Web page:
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The Song of Igor's Campaign,
Igor son of Svyatoslav and grandson of Oleg.

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Igor's escape



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The sea plashed at midnight;
waterspouts advance in mists;
God [?] points out to Igor
the way from the Kuman land
to the Russian land,
to the paternal golden throne.

The evening glow has faded:
Igor sleeps;
Igor keeps vigil;
Igor in thought measures the plains
from the Great Don
to the Little Donets;
[bringing] a horse at midnight,
Ovlur whistled beyond the river:
he bids Igor heed—
Igor is not to be [held in bondage].
[Ovlur] called,
the earth rumbled,
the grass swished,
the Kuman tents stirred.
Meanwhile, like an ermine,
Igor has sped to the reeds,
and [settled] upon the water
like a white duck.
He leaped upon the swift steed,
and sprang off it,
[and ran on,] like a demon wolf,
and sped to the meadowland of the
Donets,
and, like a falcon,
flew up to the mists,
killing geese
and swans,
for lunch,
and for dinner,
and for supper.

And even as Igor, like a falcon, flew,
Vlur, like a wolf, sped,
shaking off by his passage the cold
dew;
for both had worn out
their swift steeds.
Says the Donets:
"Prince Igor!
Not small is your magnification,
and Konchak's detestation,
and the Russian land's gladness."

Igor says:
"O Donets!
Not small is your magnification:
you it was who lolled
a prince on [your] waves;
who carpeted for him
with green grass
your silver banks;
who clothed him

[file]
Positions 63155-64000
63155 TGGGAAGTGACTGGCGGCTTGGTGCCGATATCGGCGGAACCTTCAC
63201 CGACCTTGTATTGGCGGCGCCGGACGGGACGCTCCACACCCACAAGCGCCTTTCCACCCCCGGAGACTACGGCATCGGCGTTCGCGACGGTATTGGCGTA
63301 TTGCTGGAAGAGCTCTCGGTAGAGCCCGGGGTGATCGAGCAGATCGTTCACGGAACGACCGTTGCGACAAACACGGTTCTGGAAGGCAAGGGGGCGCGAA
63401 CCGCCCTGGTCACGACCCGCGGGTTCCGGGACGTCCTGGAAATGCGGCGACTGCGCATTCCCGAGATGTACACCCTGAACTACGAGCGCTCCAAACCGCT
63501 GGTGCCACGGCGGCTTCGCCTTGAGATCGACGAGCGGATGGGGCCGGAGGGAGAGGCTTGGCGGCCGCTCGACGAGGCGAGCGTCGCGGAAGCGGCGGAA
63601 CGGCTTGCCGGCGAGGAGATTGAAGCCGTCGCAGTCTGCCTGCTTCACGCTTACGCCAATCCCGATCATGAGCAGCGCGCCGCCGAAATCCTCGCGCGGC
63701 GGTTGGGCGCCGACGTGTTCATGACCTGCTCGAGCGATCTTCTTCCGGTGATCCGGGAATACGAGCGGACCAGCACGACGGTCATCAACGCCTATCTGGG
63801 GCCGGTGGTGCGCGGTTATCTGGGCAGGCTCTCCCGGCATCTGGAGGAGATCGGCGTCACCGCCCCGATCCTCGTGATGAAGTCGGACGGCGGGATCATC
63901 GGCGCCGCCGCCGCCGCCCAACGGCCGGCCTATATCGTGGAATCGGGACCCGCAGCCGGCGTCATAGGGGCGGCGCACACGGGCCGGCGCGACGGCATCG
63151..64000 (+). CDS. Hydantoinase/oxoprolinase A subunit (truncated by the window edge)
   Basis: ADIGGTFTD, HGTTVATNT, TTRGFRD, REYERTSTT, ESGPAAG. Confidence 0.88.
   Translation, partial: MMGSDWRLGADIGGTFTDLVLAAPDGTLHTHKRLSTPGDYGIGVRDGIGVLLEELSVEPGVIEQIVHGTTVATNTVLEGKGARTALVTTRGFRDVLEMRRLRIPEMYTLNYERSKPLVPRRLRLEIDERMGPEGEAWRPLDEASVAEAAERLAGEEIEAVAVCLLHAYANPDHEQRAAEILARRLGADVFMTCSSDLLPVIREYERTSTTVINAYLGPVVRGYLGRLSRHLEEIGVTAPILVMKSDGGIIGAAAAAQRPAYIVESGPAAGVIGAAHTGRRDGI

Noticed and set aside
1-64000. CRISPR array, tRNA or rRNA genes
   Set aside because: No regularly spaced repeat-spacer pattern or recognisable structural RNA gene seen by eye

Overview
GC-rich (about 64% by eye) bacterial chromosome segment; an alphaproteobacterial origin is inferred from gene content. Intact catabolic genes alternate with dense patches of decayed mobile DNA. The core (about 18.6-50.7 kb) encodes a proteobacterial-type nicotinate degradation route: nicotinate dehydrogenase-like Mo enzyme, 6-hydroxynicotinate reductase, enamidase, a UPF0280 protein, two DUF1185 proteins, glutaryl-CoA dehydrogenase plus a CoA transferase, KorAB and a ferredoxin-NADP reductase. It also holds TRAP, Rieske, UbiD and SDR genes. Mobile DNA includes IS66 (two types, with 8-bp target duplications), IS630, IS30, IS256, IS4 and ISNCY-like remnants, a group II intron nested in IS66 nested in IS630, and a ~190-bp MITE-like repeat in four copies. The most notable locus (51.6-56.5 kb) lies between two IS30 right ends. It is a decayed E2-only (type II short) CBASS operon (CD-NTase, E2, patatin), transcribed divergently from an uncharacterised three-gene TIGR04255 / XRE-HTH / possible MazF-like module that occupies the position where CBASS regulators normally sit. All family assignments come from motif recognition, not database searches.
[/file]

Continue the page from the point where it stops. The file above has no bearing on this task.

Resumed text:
with warm mists
under the shelter of the green tree;
who had him guarded
by the golden-eye on the water,
the gulls on the currents,
the [crested] black ducks on the winds.
Not like that," says [Igor],
"is the river Stugna:
endowed with a meager stream,
having fed [therefore]
on alien rills and runners,
she rent between bushes
a youth, prince Rostislav, imprisoning him.
On the Dnepr's dark bank
Rostislav's mother weeps the youth.
Pined away have the flowers with
condolement,
and the tree has been bent to the
ground with sorrow."

No chattering magpies are these:
on Igor's trail
Gzak and Konchak come riding.
Then the ravens did not caw,
the grackles were still, the [real] magpies did not chatter;
only the woodpeckers, in the osiers
climbing,
with taps marked [for Igor] the way to
the river.
The nightingales
with gay songs
announce the dawn.

Says Gzak to Konchak:
"Since the falcon to his nest is flying,
let us shoot dead the falcon's son
with our gilded arrows."
Says Konchak to Gza [sic]:
"Since the falcon to his nest is flying
why, let us entoil the falconet
by means of a fair maiden."
And says Gzak to Konchak:
"if we entoil him
by means of a fair maiden,
neither the falconet,
nor the fair maiden,
shall we have,
while the birds will start
to beat us
in the Kuman field."

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